Also, rape/sexual harassment/etc frequently occur between members of the same sex who claim to be straight (prison rape, for instance). I therefore question whether removing homosexuals to prevent such problems would actually be effective or necessary.


And this is, in fact, what the policy forbids - specifically, 'homosexual behavior' is what's forbidden, not actually being a homosexual. However, claiming to be a homosexual places those military leaders in the position of needing to take steps to minimize the chances of homosexual behavior - thus, discharge. Otherwise, they'd be negligent in their duties by deliberately avoiding yadda yadda you get the point.
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Re: Homosexuals in the military

Postby Philwelch » Tue Dec 09, 2008 8:53 pm UTC

Ari wrote:
Philwelch wrote:The function of a university is to educate adults and perform research. There's no good argument that allowing women at the time that we did would have interfered with that goal. Whereas when you consider the attitudes in society at this time, the sensitive nature of sexuality, and the close quarters that military personnel regularly live in, there's good reason to suspect there would be problems integrating open homosexuals into the military.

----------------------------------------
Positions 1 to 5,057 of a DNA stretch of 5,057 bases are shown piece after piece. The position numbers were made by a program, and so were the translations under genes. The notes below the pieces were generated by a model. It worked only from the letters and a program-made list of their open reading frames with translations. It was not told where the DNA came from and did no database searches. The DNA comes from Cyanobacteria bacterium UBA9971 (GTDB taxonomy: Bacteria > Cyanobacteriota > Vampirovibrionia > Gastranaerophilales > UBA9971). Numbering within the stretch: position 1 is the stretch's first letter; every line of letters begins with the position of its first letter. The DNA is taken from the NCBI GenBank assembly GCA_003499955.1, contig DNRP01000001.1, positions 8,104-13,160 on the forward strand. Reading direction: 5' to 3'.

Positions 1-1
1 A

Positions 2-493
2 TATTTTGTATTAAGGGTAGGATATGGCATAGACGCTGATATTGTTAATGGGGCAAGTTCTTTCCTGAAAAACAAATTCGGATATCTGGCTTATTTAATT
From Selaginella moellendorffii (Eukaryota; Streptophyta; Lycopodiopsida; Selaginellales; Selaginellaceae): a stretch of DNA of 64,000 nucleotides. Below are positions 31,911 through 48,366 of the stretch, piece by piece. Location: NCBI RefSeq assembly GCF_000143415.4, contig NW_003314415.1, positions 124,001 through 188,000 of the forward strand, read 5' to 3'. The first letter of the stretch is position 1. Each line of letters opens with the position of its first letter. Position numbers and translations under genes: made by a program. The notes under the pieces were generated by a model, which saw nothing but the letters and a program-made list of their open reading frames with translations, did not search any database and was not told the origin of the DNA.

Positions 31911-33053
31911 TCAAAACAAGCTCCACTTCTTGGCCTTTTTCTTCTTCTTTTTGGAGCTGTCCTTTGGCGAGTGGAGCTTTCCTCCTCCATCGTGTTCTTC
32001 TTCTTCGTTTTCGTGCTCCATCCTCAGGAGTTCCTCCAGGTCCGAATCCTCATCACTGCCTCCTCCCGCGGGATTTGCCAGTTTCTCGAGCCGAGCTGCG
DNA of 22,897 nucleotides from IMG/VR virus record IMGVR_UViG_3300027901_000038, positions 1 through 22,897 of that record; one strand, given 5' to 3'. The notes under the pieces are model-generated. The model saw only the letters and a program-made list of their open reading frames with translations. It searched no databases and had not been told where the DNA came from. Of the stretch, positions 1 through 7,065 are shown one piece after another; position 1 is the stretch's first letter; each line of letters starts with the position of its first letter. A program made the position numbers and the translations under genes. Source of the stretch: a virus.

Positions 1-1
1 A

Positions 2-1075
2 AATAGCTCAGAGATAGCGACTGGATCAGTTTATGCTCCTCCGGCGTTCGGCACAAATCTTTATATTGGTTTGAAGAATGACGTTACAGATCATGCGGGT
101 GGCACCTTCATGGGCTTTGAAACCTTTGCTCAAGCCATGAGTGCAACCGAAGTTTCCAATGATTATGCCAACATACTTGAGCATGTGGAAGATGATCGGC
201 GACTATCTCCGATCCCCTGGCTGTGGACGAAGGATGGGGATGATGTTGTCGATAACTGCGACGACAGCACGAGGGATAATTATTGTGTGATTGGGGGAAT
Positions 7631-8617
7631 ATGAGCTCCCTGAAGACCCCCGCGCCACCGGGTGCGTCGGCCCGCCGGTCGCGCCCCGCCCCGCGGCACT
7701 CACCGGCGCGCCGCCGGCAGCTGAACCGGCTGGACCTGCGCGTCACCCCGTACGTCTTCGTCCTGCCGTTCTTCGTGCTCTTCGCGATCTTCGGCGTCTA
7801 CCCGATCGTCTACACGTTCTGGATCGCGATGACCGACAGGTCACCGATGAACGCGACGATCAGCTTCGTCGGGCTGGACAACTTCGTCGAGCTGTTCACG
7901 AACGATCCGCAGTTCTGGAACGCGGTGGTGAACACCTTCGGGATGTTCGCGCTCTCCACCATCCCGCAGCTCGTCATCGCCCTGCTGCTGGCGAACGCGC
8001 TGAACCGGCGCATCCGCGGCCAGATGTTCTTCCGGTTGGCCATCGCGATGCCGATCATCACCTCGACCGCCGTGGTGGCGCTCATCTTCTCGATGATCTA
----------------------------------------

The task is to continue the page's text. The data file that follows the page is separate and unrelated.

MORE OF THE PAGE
I contend that many people at that time would have disagreed with you that there was no good argument against allowing women to attend university, and they probably made arguments that much resembled your own. That's not to say you're being intellectually dishonest - just that social conservatism doesn't really learn new tactics, which is what gives common ground to civil rights and human rights struggles. And that's rather transparently the basis of your argument: that social conservatism is less disruptive to the military.


The military is also a matter of risk management. When you have an unknown downside to changing things, it's reckless to change things. So you learn the downside as best you can and then compare.